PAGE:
Publication Type

Master Thesis

Publication Date



This paper presents a model of a small open economy that allows for international labor mobility, thereby endogenizing migrant transfers or remittances. The resulting model is calibrated to the Philippine economy, of which labor migration and remittance inflows are key forces that drive the economy’s growth. The model’s impulse response functions illustrate that the presence of these features generates a different set of dynamics from the standard small open economy model (without labor mobility). Depending on the source of the shock, labor mobility and remittances can either exacerbate or cushion the impact of the shock on the economy. A temporary and unanticipated rise in the world interest rate leads to a drop in aggregate output in the environment with labor mobility compared to one without. In contrast, an adverse terms-of-trade shock of the same nature affects output less severely in the case with labor mobility. Finally, a welfare cost comparison of different monetary regimes reveals that policies fostering flexible exchange rates bring about welfare gains relative to a baseline policy of inflation targeting that places a small weight on fixing the nominal exchange rate (otherwise known as hybrid flexible inflation targeting). In particular, pegging the monetary base proves to be welfare-superior to six other simple rules, namely: non-traded price inflation, price-level, strict inflation, hybrid flexible inflation, exchange-rate, and export-price targeting (of which the ranking follows the order of enumeration). The ranking is preserved when labor mobility and remittances are absent in the model.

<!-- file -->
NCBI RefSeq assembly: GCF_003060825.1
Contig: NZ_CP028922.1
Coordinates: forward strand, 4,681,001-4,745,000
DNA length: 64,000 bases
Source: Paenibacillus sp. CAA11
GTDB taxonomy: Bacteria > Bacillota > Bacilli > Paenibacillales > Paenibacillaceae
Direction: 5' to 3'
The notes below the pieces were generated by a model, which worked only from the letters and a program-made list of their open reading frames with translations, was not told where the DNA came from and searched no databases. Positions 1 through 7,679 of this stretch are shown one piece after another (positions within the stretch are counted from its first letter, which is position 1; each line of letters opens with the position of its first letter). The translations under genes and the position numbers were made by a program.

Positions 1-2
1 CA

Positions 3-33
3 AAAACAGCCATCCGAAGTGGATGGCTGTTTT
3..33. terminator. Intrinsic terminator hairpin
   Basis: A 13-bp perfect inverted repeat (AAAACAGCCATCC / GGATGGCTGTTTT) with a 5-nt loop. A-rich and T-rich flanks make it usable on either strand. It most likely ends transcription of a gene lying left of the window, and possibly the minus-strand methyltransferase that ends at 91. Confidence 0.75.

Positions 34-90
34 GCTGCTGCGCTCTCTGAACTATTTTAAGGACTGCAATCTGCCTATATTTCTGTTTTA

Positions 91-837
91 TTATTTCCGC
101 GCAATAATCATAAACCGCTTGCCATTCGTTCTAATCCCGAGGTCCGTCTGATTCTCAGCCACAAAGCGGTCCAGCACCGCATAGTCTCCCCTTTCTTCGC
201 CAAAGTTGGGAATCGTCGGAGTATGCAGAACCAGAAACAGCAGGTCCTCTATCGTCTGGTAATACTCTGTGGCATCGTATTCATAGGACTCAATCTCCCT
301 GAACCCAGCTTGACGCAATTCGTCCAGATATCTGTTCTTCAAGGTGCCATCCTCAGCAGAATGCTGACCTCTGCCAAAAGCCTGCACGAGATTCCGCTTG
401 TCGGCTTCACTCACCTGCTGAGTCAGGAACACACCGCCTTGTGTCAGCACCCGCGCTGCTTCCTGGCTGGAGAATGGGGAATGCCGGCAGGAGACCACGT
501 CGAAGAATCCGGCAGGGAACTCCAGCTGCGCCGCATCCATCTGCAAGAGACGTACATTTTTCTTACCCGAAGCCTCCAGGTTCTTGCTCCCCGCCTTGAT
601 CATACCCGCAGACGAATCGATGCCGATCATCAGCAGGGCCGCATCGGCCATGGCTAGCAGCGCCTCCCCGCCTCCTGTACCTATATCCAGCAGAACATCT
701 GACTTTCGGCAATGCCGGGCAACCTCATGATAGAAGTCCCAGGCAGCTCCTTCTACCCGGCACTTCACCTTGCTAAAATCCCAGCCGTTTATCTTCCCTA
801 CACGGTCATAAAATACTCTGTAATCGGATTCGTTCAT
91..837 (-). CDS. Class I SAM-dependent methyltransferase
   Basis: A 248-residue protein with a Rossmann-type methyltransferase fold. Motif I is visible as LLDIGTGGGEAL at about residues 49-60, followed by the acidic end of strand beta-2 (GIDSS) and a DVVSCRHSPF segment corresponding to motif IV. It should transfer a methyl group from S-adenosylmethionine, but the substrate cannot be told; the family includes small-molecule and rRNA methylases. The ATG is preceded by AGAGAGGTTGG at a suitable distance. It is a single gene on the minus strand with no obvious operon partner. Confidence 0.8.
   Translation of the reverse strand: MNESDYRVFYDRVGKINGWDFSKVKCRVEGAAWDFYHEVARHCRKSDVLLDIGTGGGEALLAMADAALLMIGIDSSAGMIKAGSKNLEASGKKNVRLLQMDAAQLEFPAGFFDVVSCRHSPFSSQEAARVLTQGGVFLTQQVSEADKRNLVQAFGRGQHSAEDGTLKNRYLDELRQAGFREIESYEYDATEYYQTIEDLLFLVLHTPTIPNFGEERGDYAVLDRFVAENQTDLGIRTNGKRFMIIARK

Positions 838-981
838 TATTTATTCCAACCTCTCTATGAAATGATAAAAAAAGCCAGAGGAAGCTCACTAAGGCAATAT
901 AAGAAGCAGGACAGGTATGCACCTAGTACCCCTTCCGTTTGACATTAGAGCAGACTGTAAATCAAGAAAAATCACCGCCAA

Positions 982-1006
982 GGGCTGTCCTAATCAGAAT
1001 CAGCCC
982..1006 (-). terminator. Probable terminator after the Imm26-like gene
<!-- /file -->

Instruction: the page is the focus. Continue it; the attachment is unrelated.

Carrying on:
small open economy, DSGE, monetary policy, remittances, labor mobility, labor migration

Degree Awarded

MSc in Economics


Economic Policy | Labor Economics


An, Sungbae

Copyright Owner and License

Santa Fe Libona, 8706 Bukidnon, Philippines, 8706